THE Environmental Investment Fund of Namibia yesterday handed out 11 grants worth N$3,1 million to projects addressing environmental sustainability and contributing to economic growth.
This was the first disbursement to 11 projects identified out of more than 90 applications. The second disbursement will be done in June.
The approved projects deal with food security, climate change adaptation, mining rehabilitation, conservation of engendered species, livelihood improvement and diversification, water management and environmental education. These are to create at least 32 full-time jobs.
Grants were given to the Polytechnic of Namibia's agriculture department for the prevention of livestock deaths from the toxic plant Dichapetalum cymosum (N$168 200); the Namibia Crane and Wetlands Working Group for flight paths for wetland flagships (N$254 500); N$330 320 and N$275 825 to the Institute for Management and Leadership Training (IMLT) for the Lüderitz and Tses integrated bio-systems projects.
Other beneficiaries were Creative Entrepreneurs Solutions that got N$104 978 for its EzyStove project; the Uibasen Twyfelfontein conservancy got N$350 000; N$262 397 went to the Uis Environmental Awareness Regional Diversity Booklets; and N$225 998 was granted to EnviroScience for its work to rehabilitate environmentally sensitive areas along the Orange River in the /Ai-/Ais Hotsprings Game Park.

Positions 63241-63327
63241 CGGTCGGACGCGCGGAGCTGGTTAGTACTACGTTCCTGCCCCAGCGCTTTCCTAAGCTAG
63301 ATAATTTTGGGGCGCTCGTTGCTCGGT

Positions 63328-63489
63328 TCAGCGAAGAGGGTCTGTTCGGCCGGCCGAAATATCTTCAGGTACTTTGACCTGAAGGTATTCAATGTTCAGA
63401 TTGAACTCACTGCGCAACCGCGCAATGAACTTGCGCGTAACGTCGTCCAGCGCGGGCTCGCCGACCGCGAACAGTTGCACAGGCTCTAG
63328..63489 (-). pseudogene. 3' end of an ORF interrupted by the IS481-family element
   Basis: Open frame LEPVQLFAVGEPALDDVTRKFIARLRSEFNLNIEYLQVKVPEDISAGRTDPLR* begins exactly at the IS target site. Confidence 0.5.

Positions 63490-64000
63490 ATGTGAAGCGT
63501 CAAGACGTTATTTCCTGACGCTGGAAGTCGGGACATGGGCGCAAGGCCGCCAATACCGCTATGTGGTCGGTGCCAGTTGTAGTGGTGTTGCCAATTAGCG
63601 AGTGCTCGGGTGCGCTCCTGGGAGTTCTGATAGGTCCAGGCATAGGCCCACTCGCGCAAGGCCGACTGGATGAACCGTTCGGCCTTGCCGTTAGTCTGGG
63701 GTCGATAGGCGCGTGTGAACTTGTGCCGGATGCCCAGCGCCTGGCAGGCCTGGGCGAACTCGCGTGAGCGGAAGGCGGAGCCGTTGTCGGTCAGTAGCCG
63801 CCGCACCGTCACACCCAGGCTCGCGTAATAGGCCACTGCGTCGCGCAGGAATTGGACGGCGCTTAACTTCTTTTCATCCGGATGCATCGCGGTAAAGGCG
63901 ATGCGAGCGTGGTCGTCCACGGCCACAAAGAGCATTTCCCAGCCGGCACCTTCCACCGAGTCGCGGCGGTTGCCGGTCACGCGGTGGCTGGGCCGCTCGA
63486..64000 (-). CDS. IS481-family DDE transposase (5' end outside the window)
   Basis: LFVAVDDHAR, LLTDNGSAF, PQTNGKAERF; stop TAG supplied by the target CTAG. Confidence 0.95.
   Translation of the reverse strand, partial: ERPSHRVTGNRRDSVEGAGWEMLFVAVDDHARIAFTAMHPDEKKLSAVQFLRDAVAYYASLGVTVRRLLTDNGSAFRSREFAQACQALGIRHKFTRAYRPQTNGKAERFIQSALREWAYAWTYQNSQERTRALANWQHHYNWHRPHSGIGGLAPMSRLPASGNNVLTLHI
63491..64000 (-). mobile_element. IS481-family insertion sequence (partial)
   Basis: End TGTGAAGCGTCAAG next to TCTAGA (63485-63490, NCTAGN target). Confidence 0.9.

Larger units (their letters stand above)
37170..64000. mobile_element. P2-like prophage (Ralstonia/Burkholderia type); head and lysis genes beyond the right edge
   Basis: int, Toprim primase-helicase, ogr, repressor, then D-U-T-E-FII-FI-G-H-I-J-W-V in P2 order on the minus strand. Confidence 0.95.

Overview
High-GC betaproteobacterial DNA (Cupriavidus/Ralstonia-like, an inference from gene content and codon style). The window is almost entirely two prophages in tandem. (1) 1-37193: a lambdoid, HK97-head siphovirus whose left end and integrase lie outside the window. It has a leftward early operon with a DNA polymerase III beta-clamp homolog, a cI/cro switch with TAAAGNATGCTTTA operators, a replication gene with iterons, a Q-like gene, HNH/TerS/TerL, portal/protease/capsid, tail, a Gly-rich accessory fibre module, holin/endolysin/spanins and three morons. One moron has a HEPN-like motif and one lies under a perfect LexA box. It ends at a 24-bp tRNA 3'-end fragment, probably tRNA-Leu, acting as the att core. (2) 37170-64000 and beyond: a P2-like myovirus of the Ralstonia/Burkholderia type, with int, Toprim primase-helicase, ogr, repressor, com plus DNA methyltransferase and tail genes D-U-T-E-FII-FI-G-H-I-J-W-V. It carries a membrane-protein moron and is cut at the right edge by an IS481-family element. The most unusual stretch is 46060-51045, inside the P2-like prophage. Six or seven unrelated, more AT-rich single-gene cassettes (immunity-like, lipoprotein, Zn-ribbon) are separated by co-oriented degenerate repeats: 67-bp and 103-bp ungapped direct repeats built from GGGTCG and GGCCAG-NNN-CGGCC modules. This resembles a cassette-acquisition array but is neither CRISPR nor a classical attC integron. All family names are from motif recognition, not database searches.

Kehemu Jam and Juices got N$350 000 to improve its processing capacity; mobile environmental classroom Eduventures got N$396 649; and Recycle Namibia Forum got N$153 825 to pave the way for recycling.
The Environmental Investment Fund was established in February.
Before then, the Ministry of Environment and Tourism used to give grants to communities involved in value addition to natural resources.
Those activities were funded by projects like the Integrated Community-based Ecosystem Management (ICEMA), the Namibia Coast Conservation and Land Management (Nacoma), Africa Adaptation Programme, and the Country Pilot Programme.
Minister of Environment and Tourism Netumbo Nandi-Ndaitwah said some of those projects have ended because they were donor funded.
"Considering the abundance of natural resources, fragile ecosystem, effect of climate change and limited financial mechanism on multilateral levels, it makes a strong argument for Namibia to innovatively raise finances to address our pressing developmental needs," Nandi-Ndaitwah observed.
She stressed the importance of balancing environmental sustainability and the utilisation at local levels to stem the tide of economic meltdown and recession.
The CEO of the Environmental Investment Fund, Benedict Libanda, said the fund is in the process of establishing an endowment facility to enable rapid provision of financial support in response to environmentally related catastrophes, conservation and development.
Libanda said because about 60 per cent of the fund's prospective beneficiaries are based in rural areas, it will embark on an outreach programme to all regions from next month to inform rural communities of the fund.